Demonstrators gathered Sunday in Lima to express their rejection of President Dina Boluarte's staying in office barely over a month after taking over from the deposed Pedro Castillo Terrones who is held in pre-trial detention.
The protesters insisted on demanding fresh elections and were not deterred by the over 40 deaths resulting from clashes with law enforcement officials in the past few weeks.
At least 3,000 Andahuaylas residents were getting Sunday afternoon to travel in vehicles and trucks to the Peruvian capital to continue their protest against Boluarte during the week, while dozens of demonstrators left from the central San Martin square to the tourist district of Miraflores in Lima.
Boluarte's government extended the state of emergency for 30 days in Lima, Cusco, Callao, and Puno to stop the protests. It authorized the military to intervene together with the police to protect public order.
On Sunday, 99 stretches of roads remained blocked by protesters in 10 of Peru's 25 regions demanding Boluarte's resignation. Among the regions with blocked roads were Puno, Arequipa, and Cusco, it was reported, as the number of roadblocks nationwide keeps increasing.
In Arequipa, dozens of residents blocked the Panamericana Sur highway that reaches the region of Tacna, bordering Chile. In Cusco, train service to the Inca citadel of Machu Picchu resumed on Sunday after two days' stoppage due to protests.
Demonstrators also attended a mass in Spanish and Quechua (the native language of the Peruvian Andes) on Sunday at Lima's cathedral to mourn those who died during the protests. We want to dedicate this mass to our deceased by human hand in these days. All of them are our deceased, there is no foreign dead. We are all Peruvians, Lima Archbishop Carlos Castillo said.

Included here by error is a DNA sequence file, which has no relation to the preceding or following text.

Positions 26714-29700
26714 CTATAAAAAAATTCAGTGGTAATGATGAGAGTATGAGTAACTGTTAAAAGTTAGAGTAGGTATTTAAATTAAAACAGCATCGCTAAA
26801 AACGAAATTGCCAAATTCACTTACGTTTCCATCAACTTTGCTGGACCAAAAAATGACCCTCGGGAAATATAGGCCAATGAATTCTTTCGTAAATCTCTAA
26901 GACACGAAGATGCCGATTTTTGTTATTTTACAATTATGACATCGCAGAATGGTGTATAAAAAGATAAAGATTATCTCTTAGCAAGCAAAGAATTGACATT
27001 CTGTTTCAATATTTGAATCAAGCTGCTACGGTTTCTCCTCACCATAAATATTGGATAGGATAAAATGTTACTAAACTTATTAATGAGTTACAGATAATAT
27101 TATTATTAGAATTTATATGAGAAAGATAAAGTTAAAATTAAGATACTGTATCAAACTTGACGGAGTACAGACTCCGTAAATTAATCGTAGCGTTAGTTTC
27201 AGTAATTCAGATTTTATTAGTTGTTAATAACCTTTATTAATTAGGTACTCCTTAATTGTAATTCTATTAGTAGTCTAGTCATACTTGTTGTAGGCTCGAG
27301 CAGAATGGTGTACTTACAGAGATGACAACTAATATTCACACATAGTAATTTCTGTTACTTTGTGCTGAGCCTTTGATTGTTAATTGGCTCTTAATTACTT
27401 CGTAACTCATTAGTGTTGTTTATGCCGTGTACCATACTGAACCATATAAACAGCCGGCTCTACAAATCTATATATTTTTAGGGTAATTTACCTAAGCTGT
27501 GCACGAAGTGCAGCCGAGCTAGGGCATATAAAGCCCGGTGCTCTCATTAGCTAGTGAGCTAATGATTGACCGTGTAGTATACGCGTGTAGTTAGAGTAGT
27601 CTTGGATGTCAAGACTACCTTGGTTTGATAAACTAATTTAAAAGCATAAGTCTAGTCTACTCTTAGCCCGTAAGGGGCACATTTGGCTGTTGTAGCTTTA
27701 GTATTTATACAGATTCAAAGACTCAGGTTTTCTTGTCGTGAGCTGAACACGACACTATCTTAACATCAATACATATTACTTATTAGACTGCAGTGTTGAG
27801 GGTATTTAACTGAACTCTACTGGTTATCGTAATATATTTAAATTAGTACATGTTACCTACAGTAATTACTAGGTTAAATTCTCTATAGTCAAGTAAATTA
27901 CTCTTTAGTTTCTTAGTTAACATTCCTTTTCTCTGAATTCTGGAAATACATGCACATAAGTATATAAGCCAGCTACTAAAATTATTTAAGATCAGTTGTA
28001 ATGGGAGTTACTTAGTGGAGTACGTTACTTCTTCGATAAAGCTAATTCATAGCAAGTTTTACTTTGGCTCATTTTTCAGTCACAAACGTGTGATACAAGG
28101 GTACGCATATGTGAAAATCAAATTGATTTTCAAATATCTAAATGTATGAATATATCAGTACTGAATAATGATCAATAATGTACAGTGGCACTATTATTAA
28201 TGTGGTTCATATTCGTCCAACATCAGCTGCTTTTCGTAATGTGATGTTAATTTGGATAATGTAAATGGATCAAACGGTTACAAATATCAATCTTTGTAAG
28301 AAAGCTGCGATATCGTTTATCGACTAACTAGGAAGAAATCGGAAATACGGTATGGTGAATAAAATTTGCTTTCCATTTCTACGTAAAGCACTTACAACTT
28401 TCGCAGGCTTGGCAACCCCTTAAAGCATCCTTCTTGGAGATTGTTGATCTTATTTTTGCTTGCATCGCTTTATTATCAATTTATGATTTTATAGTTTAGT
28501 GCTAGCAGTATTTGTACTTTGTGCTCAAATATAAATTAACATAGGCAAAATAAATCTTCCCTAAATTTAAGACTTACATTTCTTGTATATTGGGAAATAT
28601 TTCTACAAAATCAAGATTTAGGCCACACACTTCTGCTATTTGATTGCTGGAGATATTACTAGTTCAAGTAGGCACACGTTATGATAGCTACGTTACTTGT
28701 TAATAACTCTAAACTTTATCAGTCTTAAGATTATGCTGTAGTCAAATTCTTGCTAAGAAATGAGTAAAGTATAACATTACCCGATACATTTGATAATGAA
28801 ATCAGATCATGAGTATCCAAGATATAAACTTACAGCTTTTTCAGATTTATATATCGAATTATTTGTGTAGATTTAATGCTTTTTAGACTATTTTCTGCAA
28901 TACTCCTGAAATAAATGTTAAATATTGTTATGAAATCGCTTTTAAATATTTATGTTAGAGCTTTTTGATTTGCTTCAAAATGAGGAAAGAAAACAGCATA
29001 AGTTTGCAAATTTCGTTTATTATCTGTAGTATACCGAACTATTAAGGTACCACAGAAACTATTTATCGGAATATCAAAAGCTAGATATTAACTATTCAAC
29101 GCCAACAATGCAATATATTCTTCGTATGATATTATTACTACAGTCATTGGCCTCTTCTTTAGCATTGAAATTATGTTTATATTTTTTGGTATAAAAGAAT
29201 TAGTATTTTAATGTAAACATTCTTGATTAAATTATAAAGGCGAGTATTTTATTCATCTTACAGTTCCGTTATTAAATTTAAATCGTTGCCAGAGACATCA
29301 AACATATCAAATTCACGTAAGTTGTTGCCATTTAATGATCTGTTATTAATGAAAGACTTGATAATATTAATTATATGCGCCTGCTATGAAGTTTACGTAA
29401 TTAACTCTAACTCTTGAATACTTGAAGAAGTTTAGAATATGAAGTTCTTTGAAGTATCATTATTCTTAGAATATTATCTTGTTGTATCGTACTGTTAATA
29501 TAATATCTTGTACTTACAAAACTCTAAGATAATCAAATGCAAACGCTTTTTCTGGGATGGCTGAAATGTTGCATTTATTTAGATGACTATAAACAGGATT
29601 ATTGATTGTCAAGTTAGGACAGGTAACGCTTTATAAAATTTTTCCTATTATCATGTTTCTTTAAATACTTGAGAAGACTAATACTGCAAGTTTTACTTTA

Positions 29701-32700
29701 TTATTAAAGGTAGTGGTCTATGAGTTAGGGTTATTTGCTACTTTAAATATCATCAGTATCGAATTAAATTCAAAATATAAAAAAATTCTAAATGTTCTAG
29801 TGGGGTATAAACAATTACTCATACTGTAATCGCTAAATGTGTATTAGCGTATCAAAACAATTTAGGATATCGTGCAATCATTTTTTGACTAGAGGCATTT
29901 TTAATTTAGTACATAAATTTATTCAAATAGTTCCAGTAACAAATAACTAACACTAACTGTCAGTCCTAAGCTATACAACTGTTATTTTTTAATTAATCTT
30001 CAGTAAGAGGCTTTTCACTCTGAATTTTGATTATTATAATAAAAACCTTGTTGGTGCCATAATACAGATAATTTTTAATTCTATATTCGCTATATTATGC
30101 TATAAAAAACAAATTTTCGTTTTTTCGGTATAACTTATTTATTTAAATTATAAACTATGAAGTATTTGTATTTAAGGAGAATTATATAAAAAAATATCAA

Boluarte apologized on Friday for the deaths caused by the crisis and urged Congress to speed up procedures to hold early elections in April 2024. According to a poll published on Sunday by Ipsos, Boluarte has a 71% disapproval rating.
Territorial Governance Deputy Minister José Muro pointed out that the government intends to open dialogue channels this week articulating efforts with regional and local governments.
Meanwhile, the Inter-American Commission on Human Rights (IACHR) found Peruvians were not listening to each other and asked to investigate the use of force in the protests. The IACHR visiting Peru last week headed by Guatemalan lawyer Stuardo Ralón also demanded an urgent investigation into the Armed Forces making excessive use of force and suggested that the possible presence of extremists in the promotion of protests also needed to be tracked.
The IACHR also pointed out that the Peruvian political crisis was influenced by the historical postponement of various peoples, such as indigenous peoples, Afro-Peruvians, and the inhabitants of the provinces.
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